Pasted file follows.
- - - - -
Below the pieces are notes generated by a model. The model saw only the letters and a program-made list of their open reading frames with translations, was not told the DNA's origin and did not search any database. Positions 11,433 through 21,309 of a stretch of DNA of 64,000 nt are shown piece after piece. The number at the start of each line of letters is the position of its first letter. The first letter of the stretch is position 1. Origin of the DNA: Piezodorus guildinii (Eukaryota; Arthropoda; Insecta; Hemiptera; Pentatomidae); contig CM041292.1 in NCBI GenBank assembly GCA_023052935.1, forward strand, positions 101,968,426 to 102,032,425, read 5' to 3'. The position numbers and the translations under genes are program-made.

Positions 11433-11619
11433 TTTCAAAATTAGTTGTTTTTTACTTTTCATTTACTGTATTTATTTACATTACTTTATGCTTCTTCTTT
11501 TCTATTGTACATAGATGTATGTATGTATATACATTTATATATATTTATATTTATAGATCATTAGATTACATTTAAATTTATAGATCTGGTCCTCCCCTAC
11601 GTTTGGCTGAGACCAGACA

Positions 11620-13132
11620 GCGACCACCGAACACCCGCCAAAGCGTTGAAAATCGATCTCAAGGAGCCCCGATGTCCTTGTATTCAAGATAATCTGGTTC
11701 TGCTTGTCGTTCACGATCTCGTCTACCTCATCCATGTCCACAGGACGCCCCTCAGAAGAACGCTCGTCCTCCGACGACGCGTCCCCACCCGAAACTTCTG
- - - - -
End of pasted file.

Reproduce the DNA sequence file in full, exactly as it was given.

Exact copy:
Below the pieces are notes generated by a model. The model saw only the letters and a program-made list of their open reading frames with translations, was not told the DNA's origin and did not search any database. Positions 11,433 through 21,309 of a stretch of DNA of 64,000 nt are shown piece after piece. The number at the start of each line of letters is the position of its first letter. The first letter of the stretch is position 1. Origin of the DNA: Piezodorus guildinii (Eukaryota; Arthropoda; Insecta; Hemiptera; Pentatomidae); contig CM041292.1 in NCBI GenBank assembly GCA_023052935.1, forward strand, positions 101,968,426 to 102,032,425, read 5' to 3'. The position numbers and the translations under genes are program-made.

Positions 11433-11619
11433 TTTCAAAATTAGTTGTTTTTTACTTTTCATTTACTGTATTTATTTACATTACTTTATGCTTCTTCTTT
11501 TCTATTGTACATAGATGTATGTATGTATATACATTTATATATATTTATATTTATAGATCATTAGATTACATTTAAATTTATAGATCTGGTCCTCCCCTAC
11601 GTTTGGCTGAGACCAGACA

Positions 11620-13132
11620 GCGACCACCGAACACCCGCCAAAGCGTTGAAAATCGATCTCAAGGAGCCCCGATGTCCTTGTATTCAAGATAATCTGGTTC
11701 TGCTTGTCGTTCACGATCTCGTCTACCTCATCCATGTCCACAGGACGCCCCTCAGAAGAACGCTCGTCCTCCGACGACGCGTCCCCACCCGAAACTTCTG